Finding Beauty in the Search for Dark Matter

Feature

Friday, May 10, 2013

Right now, one of the biggest races in science is the search for dark matter. “It's really very very scary to know that after all these years of civilization we still don't know 95% of our universe,” says experimental physicist Elena Aprile. “It makes you feel very small.” Aprile heads a research team at Columbia University trying to get one step closer to finding it.

Her detectors are stainless steel cylinders that are filled with liquid xenon gas cooled to about -150° F. When the working model is buried in a mile-deep chamber, she hopes to catch a glimpse of dark matter in that highly controlled environment. But the detectors are more than just equipment for Aprile; she’s passionate about their aesthetics, snapping photos of the detectors when the light hits just so.

“Maybe it's pretentious but it is a work of art. It is feeling so powerful in a sense, because it came all from your hands. I do feel sometime like a Michelangelo.” Her less romantic, less Italian colleagues compare the detectors’ profile to other shiny objects, like a robot, or a spaceship, or most unfortunately, a trash can.

Aprile’s concern with design may have to do with the fact that its functionality is not a given. Since scientists don't know what dark matter looks like, they can only guess at the best way to see it. “Unfortunately in this business we don't really know we are following the right path,” says Aprile. “Some time I get depressed, but there's no time to get depressed now. I don't think I will ever give up. Because there is no other way.”


Slideshow: Inside Elena Aprile’s Lab

Audrey Quinn

Experimental physicist Elena Aprile inside her lab at Columbia University’s Nevis Laboratories in Irvington, New York.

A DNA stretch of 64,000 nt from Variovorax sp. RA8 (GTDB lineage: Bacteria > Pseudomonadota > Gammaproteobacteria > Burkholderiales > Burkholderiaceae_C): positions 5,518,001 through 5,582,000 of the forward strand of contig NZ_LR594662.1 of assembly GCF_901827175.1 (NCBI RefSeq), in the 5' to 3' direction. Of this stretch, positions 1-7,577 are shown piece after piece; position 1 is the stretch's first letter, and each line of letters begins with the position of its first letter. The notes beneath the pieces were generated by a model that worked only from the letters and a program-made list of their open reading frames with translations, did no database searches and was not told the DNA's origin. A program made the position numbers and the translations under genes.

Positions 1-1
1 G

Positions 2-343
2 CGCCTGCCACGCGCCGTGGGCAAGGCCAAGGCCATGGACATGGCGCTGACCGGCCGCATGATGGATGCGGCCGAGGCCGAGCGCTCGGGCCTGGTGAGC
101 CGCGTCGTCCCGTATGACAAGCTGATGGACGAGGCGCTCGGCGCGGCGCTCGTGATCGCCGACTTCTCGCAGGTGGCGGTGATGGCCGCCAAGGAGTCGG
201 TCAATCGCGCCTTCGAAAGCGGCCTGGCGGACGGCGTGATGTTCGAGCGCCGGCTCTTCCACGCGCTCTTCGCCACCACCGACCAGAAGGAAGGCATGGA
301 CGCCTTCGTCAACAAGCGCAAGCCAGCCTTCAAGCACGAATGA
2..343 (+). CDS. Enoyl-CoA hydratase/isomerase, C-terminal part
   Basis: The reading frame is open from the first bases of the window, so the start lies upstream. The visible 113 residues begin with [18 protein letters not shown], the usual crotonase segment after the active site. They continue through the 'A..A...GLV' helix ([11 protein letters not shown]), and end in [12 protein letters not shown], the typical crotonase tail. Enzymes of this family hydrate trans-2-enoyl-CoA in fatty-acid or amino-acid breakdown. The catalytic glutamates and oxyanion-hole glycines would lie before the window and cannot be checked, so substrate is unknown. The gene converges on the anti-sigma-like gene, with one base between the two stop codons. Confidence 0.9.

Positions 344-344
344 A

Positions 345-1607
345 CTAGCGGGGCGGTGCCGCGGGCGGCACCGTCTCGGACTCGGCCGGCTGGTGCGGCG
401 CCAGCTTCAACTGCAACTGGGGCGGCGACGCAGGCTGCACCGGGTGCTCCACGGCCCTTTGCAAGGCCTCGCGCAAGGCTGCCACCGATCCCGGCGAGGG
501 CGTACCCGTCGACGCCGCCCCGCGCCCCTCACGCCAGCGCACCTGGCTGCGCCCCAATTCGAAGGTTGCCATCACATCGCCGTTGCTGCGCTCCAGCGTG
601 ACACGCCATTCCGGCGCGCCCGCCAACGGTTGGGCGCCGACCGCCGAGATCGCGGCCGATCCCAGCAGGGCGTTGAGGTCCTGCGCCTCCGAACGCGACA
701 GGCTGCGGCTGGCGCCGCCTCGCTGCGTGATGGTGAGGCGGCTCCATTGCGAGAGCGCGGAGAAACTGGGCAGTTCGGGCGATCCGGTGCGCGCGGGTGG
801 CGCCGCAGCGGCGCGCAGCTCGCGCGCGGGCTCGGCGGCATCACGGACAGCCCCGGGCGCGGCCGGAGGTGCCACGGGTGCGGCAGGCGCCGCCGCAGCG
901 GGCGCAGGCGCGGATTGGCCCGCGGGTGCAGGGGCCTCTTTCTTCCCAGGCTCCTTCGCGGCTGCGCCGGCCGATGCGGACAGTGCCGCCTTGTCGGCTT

Audrey Quinn

Aprile with one of her dark matter detector prototypes, made from stainless steel. 

Audrey Quinn

The prototypes are filled with liquid xenon gas cooled to about -150° F and attached to refrigerators and recording equipment.

Audrey Quinn

Aprile with her colleagues (left to right) Antonio Melgarejo, Ranny Budnik, and Marcello Messina.

Courtesy of the Xenon Dark Matter Project

Aprile (in red) with her team at the Gran Sasso National Laboratory in Italy's Abruzzi Mountains. The dark matter detector will be installed a mile beneath this mountain.

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Audrey Quinn

Comments [2]

neuron1 from Raleigh, NC

We live in a society where most indiviuals are so diconnected from rationality and disciplined thinking
that only words are left. The high priest of science have given up on connecting deep
complex ideas with the self-delutional masses and can only offer "cartoons" of reality.

Oct. 28 2013 09:50 PM
David from New Hyde Park, NY

I was distressed that there was no attempt to explain how dark matter would be detected. There is a mention of super cooled Xenon gas. Aprile refers to a dark matter particle", but there is no attempt to explain how all that equipment and effort will produce a result.

Please convince me that Studio 360 has not joined the ranks of the media who doubts the public's ability to understand science.

May. 19 2013 04:19 PM

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